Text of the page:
As your baby grows, he or she is becoming heavier to lift. Picking up an infant or toddler multiple times a day, negotiating car seats and even breastfeeding can leave your back, neck and arms aching.
But it doesn’t have to. Here are some tips for preventing back pain so you can focus on what matters most – spending time with your child.
When picking your baby up from a crib or changing table, avoid bending from the waist with your knees locked and arms fully extended. That puts extreme stress on your lower back and shoulders. Instead, try squatting down, pulling the baby close to your chest and lifting with your leg muscles. Remember to lower the crib railing instead of reaching over.
Car Seat Caution
Lugging around an infant car seat with a baby inside can take a serious physical toll if you use bad lifting form. Never carry a car seat by draping the handle across your forearm like a purse. That’s bad for your back, shoulders and arm. Done often enough, it can even cause a repetitive stress injury. Here’s a better approach: As you stand facing the car seat on the floor, take a deep breath to contract your pelvic muscles and then step to the side of the seat in a lunge position with both knees bent. Using one hand, pick up the seat by the handle and return to a standing position while keeping those core muscles tight. Try to keep your back straight while you walk instead of tilting to the side.
Get a Little Closer
Standing outside of your car and twisting your body to get your child into or out of a car seat is another recipe for back pain. If there’s enough room in the back seat, climb inside and face the car seat as your set your child in or lift her out. If you have a smaller vehicle, try kneeling on the back seat to get your body closer to the car seat before lifting.
Use a Pillow
Holding baby on your lap and bending over to breastfeed can cause upper back pain. Try bringing the baby to your breast instead, with a pillow or two wedged underneath for support. Also, an upright chair is preferable to a soft couch for nursing. If you are spoon feeding, pull up a chair and sit as close to your child as possible to avoid straining your back.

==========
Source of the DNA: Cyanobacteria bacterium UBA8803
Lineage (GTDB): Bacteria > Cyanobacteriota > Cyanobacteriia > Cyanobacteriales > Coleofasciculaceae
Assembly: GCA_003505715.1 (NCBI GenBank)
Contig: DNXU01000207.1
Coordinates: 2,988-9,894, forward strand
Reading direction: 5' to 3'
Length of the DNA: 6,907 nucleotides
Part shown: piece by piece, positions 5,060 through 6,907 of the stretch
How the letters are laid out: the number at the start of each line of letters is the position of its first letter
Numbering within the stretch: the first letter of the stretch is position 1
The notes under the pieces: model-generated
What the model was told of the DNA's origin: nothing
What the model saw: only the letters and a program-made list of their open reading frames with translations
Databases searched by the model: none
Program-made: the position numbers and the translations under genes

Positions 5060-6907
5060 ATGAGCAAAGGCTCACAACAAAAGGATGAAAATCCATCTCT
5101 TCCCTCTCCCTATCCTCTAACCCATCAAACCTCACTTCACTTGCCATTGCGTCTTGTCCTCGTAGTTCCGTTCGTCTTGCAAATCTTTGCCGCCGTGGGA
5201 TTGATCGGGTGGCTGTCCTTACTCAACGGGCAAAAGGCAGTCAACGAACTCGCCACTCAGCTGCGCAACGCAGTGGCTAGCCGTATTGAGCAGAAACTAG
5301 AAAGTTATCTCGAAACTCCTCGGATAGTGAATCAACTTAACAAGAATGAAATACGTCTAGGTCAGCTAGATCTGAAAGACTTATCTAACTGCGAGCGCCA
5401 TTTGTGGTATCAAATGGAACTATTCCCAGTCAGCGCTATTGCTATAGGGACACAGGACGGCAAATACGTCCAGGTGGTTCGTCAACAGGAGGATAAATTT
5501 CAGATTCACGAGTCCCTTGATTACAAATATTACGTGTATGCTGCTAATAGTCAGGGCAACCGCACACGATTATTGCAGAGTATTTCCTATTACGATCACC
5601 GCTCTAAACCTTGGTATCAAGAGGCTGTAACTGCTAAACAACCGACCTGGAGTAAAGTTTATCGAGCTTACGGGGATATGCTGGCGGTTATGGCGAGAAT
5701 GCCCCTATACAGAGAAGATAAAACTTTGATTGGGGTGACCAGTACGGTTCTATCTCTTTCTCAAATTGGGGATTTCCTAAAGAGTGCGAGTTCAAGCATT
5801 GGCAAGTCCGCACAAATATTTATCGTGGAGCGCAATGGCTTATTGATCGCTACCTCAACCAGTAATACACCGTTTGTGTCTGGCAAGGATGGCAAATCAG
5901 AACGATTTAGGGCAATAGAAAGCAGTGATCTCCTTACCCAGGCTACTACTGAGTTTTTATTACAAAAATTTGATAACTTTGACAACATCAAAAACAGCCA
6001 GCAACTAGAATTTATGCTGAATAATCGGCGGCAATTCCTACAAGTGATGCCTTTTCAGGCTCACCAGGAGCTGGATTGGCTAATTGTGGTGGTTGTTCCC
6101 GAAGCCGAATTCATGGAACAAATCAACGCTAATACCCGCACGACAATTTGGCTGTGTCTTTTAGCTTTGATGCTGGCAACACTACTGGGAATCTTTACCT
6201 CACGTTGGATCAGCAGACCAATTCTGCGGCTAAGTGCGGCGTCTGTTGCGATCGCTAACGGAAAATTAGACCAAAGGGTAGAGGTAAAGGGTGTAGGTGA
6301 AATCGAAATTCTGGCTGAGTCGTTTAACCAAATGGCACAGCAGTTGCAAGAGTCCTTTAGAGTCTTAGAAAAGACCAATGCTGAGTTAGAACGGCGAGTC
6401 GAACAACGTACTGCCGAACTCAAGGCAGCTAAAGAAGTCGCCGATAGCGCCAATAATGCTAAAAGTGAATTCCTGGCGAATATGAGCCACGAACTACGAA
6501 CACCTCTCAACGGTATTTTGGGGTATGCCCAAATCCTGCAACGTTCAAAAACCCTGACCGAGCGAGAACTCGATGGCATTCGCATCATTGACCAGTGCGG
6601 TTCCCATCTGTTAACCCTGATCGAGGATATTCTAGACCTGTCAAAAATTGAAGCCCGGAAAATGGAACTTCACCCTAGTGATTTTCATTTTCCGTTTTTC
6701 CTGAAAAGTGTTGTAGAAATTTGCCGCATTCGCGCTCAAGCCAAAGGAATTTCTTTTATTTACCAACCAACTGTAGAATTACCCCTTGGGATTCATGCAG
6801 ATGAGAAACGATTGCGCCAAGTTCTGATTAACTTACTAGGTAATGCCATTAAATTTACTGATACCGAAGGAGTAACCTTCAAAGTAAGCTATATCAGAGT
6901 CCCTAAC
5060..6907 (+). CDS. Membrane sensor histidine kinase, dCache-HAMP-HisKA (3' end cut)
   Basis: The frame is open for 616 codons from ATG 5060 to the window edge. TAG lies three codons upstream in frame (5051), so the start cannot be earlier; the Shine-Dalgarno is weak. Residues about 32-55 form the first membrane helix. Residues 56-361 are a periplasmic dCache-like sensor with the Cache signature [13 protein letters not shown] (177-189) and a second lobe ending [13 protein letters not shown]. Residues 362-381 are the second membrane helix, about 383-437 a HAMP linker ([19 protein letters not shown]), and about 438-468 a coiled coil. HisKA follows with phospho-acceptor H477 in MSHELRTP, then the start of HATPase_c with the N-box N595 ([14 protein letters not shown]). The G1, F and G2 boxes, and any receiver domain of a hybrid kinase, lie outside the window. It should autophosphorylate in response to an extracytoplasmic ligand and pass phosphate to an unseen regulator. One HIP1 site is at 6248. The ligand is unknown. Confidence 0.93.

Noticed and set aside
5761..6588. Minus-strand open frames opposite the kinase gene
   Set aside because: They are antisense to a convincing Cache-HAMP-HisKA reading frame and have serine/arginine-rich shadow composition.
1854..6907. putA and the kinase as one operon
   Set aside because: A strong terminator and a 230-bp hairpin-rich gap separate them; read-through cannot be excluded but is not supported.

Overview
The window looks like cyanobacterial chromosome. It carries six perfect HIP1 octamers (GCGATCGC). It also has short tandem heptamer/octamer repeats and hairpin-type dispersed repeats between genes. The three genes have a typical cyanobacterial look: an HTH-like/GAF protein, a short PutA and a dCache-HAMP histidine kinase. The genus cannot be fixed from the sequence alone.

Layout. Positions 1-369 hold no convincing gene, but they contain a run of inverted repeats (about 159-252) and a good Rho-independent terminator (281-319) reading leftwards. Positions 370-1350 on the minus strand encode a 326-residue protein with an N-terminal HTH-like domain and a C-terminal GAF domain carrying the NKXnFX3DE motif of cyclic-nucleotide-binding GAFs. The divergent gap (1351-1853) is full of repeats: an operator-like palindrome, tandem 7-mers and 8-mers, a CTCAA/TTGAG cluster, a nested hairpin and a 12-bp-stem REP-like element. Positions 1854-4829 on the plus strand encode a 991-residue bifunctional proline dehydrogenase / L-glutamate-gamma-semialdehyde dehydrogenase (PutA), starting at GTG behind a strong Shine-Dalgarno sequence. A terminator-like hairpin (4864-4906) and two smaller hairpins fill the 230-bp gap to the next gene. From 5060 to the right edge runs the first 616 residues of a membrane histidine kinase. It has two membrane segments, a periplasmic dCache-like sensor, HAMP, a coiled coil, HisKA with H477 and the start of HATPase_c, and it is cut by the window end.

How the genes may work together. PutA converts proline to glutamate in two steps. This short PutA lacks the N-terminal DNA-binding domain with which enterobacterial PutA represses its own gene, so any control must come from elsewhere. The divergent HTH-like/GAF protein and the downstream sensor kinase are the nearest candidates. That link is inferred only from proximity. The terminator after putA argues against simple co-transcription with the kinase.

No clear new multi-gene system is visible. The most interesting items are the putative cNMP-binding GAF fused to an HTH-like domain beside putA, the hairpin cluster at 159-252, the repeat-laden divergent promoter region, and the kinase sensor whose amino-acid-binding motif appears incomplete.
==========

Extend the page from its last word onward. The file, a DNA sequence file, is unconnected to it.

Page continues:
The Floor is Your Friend
Leaning forward from a seated position to lift your baby off the floor is another orthopedic no-no. Hoisting a 15-pound child that way can put as much as 150 pounds of pressure on your spinal discs. Try this instead: Get down on one knee with the other foot planted in front of you. Place one hand beneath the baby’s head and another beneath her bottom and gently lift her to knee level. Shift the baby to support her with your forearms and pull her close to your chest before standing.
Not so Hip
Balancing a toddler on your hip is sometimes the only option if you’ve got a diaper bag slung over the other shoulder, but it can throw your posture out of balance and cause serious lower back pain. If you must hold your child with one arm, switch arms frequently to minimize the strain.
Light yoga is a fantastic way to improve the flexibility of your back and hips after childbirth, and baby’s nap time is a good time to start. You can also try this simple strength-building exercise. Lie flat on your back with arms raised toward the ceiling. Lift your legs straight up over your pelvis and bend both knees at a 90 degree angle. Bring your left knee toward your chest as you extend your right leg in a bicycling motion. Alternate legs for 60 seconds, extending the left arm over your head when your left leg moves toward your chest and raising the right arm when your right leg moves toward your chest.[themify_box style=”light-yellow rounded” ]ABOUT THE AUTHOR: Joel D. Pickett, MD, specializes in the treatment of spinal, cranial and peripheral nerve disorders at the Spine & Neuro Center in Huntsville. He is a leader in minimally invasive and endoscopic treatments and was the first surgeon in Alabama to perform an artificial cervical disc replacement.
As a hyper-local website focused on all aspects of parenting in and around Morgan County, and the Tennessee Valley, River City Mom occasionally asks local parents to submit their stories for publication. This is part of our continual effort to represent varied viewpoints and experiences on our site. However, these articles should not be seen as necessarily expressing the views of Rocket City Mom Media Group, LLC.